31/01/2017, by CLAS
Celebrating 100 years of Russian and Slavonic Studies at Nottingham
The Department of Russian and Slavonic Studies at The University of Nottingham celebrated its centenary in 2015-6, and over the past year, together with my fellow curator Benjamin Taylor and members of the University’s Web Team, I have been responsible for the creation of an online exhibition marking this milestone, which showcases some of the highlights from the past 100 years.
The starting point for the research for the exhibition was the wealth of material held by The University of Nottingham’s Manuscripts and Special Collections on the history of the department. The majority of this was amassed by Emeritus Professor Malcolm Jones over his time in the department as an undergraduate, postgraduate and member of staff. The collection includes photograph albums, old exam papers, and programmes for many different events held over the years. It was interesting spotting younger versions of familiar faces, while the exam questions were certainly thought provoking, and frequently written in a very different style from today!
Researching the life stories of previous members of staff proved fascinating. Perhaps the most colourful figure in the history of the department, Professor Janko Lavrin, counted poets Vladimir Mayakovsky and Anna Akhmatova amongst his acquaintances, and briefly shared a flat with Velemir Khlebnikov during his time in St Petersburg in the early 1900s. On a more personal note, I was pleased to discover that the book from which I had first learnt the Cyrillic alphabet and the basics of Russian grammar, The Penguin Russian Course, had originally been devised by a former head of department, Professor John Fennell.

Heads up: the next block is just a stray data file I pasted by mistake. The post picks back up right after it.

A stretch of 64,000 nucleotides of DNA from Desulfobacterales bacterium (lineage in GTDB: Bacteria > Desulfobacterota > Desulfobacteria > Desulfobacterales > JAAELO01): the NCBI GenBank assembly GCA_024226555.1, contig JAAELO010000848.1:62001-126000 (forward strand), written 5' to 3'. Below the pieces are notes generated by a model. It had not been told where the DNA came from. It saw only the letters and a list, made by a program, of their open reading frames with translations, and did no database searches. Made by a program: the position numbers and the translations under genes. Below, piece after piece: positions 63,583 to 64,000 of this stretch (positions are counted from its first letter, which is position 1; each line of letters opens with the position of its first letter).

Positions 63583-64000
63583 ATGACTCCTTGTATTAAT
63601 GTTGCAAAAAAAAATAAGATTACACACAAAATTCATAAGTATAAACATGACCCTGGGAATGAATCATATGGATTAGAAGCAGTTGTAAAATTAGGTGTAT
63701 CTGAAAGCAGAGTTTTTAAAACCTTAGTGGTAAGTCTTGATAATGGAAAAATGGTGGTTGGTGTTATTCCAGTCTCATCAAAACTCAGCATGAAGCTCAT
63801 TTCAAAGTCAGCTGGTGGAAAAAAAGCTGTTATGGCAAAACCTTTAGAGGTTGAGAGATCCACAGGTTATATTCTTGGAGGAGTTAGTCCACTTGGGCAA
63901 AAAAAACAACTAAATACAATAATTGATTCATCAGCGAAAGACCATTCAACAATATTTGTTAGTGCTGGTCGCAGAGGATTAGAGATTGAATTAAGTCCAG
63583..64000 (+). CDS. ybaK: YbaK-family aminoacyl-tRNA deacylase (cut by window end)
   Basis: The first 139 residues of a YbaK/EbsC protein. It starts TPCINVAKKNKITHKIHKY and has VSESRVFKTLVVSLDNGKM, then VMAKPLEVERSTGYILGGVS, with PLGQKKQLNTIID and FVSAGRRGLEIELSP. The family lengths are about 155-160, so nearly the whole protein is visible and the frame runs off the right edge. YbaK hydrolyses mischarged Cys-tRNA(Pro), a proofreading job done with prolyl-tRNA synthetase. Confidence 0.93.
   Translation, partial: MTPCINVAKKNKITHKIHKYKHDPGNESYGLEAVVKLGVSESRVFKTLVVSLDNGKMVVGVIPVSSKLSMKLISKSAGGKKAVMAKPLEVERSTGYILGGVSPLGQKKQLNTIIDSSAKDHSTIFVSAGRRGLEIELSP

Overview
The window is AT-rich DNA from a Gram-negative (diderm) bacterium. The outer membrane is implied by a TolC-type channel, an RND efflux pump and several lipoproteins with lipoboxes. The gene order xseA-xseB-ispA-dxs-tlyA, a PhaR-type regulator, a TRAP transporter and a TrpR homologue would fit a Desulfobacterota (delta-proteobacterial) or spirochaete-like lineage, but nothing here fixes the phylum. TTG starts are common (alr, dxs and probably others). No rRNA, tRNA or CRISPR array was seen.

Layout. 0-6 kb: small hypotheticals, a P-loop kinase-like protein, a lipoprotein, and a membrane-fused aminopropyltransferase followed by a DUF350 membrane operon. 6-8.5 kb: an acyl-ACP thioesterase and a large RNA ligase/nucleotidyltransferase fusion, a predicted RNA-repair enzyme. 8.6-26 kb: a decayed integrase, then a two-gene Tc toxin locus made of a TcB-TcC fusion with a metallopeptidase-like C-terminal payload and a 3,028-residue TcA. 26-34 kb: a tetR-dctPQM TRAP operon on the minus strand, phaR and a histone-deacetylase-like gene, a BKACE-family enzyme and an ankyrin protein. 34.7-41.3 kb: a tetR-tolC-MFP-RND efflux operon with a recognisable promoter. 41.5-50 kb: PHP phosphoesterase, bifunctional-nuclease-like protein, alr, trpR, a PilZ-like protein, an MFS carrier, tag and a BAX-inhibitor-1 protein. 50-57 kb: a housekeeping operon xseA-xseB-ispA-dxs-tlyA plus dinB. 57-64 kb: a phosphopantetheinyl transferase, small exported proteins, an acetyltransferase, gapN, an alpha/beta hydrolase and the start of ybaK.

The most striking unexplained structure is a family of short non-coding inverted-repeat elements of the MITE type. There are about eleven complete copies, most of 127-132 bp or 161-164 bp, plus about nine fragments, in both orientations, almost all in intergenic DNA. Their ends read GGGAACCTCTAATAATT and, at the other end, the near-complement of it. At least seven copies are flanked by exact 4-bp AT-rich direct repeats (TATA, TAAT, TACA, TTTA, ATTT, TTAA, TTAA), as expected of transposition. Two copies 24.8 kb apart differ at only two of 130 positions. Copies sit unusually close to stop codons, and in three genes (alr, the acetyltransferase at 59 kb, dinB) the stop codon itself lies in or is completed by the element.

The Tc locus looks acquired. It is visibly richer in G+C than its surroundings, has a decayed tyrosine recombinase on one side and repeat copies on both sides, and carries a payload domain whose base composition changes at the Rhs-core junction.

Staff and students past and present contributed photographs and personal recollections, sharing memories of learning lines in Russian, experiences on study trips to the Soviet Union, and details of what it was that inspired them to study Slavonic languages in the first place. Emeritus Professor Cynthia Marsh provided us with several photograph albums featuring student productions within the department, for which she was responsible for directing for many years. She was also persuaded to dig out some VHS recordings of the productions, which Ben spent many hours digitising to enable their inclusion in the exhibition.
Ben and I felt that the creation of this exhibition presented an important opportunity to record our department’s many achievements, and celebrate the people, places and traditions which have made Russian and Slavonic Studies the special department it is.
To view the exhibition, please visit: http://www.nottingham.ac.uk/clas/about/news-and-events/rssgallery/index.aspx
Dr Jill Warren
Teaching Associate and RSS Centenary Exhibition Curator
Department of Russian and Slavonic Studies